You should also practice quickly finding information in your notes when needed. You can devise a system (color coding with post-its or anything that works for you) so that you save time on searching for the background information and give more attention to solving the problem. If you prefer writing your online college exams by hand, you should practice that too. Also, check the procedure of submitting the solution in advance so that it doesn’t eat up your time on the exam.
Review test prep books and AP exam guidelines 2020
I doubt that you haven’t bought any test prep books, but if you don’t have any — get one immediately! These textbooks provide you with a content review and a structured action plan on how to tackle this or that topic, what to be mindful about, and other subject-specific tips. The information in these exam guides and prep materials is unique, so don’t underestimate the help you’ll get! Moreover, these textbooks include more sample tests for you to practice.
Here you can find all the variety of AP exam guides and other prep materials — BooksRun offers the best prices and quick shipping. If you don’t want to invest in your own copy, you can always rent test prep books. Obviously, when you complete your exams, you can sell the textbook and get a valuable buyback for it.
Imitate the new setting
If one can have a wedding rehearsal, you can have an exam rehearsal too. Choose a sample test from the AP website or your exam guide, set a timer (AP exams are only 45 minutes long this year), and get going. Choose now the gadget and software you will be using during the actual test. It is crucial to practice with a timer to get used to the time-constraint. So the more you rehearse, the more familiar the real exam day will be.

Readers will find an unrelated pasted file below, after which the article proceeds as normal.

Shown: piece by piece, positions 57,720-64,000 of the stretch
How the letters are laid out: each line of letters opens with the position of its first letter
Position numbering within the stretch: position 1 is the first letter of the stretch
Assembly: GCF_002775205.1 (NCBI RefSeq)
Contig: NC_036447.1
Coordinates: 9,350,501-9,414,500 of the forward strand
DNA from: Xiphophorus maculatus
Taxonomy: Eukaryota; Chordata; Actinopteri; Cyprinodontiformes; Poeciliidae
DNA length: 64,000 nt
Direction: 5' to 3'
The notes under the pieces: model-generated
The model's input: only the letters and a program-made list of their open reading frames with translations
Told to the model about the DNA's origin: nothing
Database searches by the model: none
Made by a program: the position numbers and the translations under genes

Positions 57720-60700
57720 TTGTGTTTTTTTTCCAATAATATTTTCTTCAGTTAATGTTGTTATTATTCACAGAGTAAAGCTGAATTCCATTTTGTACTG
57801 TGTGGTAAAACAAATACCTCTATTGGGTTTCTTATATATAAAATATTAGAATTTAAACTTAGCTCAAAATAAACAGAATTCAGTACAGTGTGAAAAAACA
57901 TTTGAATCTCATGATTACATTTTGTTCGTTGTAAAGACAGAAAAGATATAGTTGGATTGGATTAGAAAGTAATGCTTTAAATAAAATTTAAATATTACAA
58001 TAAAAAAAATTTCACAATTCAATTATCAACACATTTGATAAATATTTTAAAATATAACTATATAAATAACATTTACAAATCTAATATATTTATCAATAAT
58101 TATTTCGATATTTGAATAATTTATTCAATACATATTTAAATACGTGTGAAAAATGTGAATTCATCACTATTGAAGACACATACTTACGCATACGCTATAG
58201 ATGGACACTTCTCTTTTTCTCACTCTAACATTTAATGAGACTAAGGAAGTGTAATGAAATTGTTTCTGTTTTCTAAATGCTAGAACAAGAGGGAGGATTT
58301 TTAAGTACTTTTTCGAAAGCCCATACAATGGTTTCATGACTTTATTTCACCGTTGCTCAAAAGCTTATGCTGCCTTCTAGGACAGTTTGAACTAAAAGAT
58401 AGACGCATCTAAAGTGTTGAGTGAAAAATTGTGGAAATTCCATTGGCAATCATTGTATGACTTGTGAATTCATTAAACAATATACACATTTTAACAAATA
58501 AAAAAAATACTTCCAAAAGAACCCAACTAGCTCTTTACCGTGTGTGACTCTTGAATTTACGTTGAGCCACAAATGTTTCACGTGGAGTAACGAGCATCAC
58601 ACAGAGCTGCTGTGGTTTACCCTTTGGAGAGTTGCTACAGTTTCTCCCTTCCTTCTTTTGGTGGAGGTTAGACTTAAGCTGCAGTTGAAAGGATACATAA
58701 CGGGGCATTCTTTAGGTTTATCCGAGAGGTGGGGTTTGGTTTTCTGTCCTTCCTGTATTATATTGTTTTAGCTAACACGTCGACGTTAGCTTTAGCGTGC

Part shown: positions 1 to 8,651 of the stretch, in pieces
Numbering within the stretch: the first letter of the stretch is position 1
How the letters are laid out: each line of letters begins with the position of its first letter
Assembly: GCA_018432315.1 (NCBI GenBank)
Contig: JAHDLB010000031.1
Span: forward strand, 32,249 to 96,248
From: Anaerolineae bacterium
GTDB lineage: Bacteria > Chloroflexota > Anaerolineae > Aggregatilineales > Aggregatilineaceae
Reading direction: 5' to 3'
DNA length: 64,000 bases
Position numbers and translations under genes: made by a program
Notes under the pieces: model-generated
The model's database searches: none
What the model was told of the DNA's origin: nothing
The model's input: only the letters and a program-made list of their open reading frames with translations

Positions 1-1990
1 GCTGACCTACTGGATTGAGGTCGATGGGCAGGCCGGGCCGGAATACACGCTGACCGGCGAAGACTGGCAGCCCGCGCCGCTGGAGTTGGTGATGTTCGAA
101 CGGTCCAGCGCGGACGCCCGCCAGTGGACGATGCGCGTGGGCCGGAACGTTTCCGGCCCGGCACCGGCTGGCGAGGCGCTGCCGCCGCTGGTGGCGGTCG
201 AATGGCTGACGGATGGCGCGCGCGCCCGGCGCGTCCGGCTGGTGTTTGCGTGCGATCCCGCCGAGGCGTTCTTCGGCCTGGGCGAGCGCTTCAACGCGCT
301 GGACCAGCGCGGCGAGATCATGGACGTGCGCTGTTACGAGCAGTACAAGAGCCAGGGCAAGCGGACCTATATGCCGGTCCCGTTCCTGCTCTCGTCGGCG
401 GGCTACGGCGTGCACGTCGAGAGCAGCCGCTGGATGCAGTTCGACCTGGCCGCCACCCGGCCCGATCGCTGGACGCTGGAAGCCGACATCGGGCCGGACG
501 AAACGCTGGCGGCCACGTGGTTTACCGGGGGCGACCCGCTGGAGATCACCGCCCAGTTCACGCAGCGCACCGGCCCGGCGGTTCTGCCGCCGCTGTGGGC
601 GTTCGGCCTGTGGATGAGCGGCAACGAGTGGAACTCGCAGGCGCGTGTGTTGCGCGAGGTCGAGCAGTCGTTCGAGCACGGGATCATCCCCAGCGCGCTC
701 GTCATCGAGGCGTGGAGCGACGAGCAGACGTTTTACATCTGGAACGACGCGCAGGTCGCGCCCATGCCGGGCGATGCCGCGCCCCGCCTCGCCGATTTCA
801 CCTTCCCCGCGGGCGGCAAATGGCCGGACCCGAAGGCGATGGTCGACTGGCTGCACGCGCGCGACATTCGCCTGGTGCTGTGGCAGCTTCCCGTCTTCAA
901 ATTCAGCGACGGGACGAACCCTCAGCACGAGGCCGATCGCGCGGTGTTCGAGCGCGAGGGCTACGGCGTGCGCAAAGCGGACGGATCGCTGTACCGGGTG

Find your stress-relief routine
Don’t devote all your free time to studying the exam prep textbooks. Make room for relaxing activities since they largely contribute to your physical and mental wellbeing, which are crucial for excellent performance on the exam day. Meditate, do yoga, cook, arrange zoom-calls with friends. Both social activities and solitude help you relax and free your mind from Physics or U.S. History.
What to do on the exam day?
There is no more room for reviewing the materials, so don’t hastily browse through your notes. Better start your day as usual and have a short meditation session. Next, set the table and space around you. Don’t forget to notify your family members to keep quiet for these 45 minutes; also, switch off any notifications. Prepare a bottle of water at your hand and snacks if you feel you might need them; make sure you’re not hungry when you sit down for the exam.
Then, set up the supporting materials and notes you might need for the free-response question. Get a watch so you can keep track of time. Prepare the device (laptop, tablet, or your phone) that you are using for the exam. Check the power and connection as well as plan backup options (If the internet is down, can you get a hotspot from your phone? Are all the chargers at hand?).
As a footnote — check the AP exam guidelines 2020 for the subject you’re taking.
Last, be in time, at least 30 minutes in advance — you would need to register, prove your identity, and go through other formalities. And of course, don’t even try to cheat and consult with your friends. You’ve studied hard enough to excel in this test on your own!
What to do after the AP exams?
Post-exam anxiety is terrible: you’re waiting for the results, building all kinds of scenarios for your future… Well, you should not give up on your stress-relief routine. And finally, you have time to turn to your hobbies and other projects postponed because of the exam preparations. While waiting for the results, don’t forget to get rid of the test prep books you don’t need anymore. By selling them, you can declutter your room (here you can read about some tips for students) and earn some money!
BooksRun wishes you the best of luck — fingers crossed!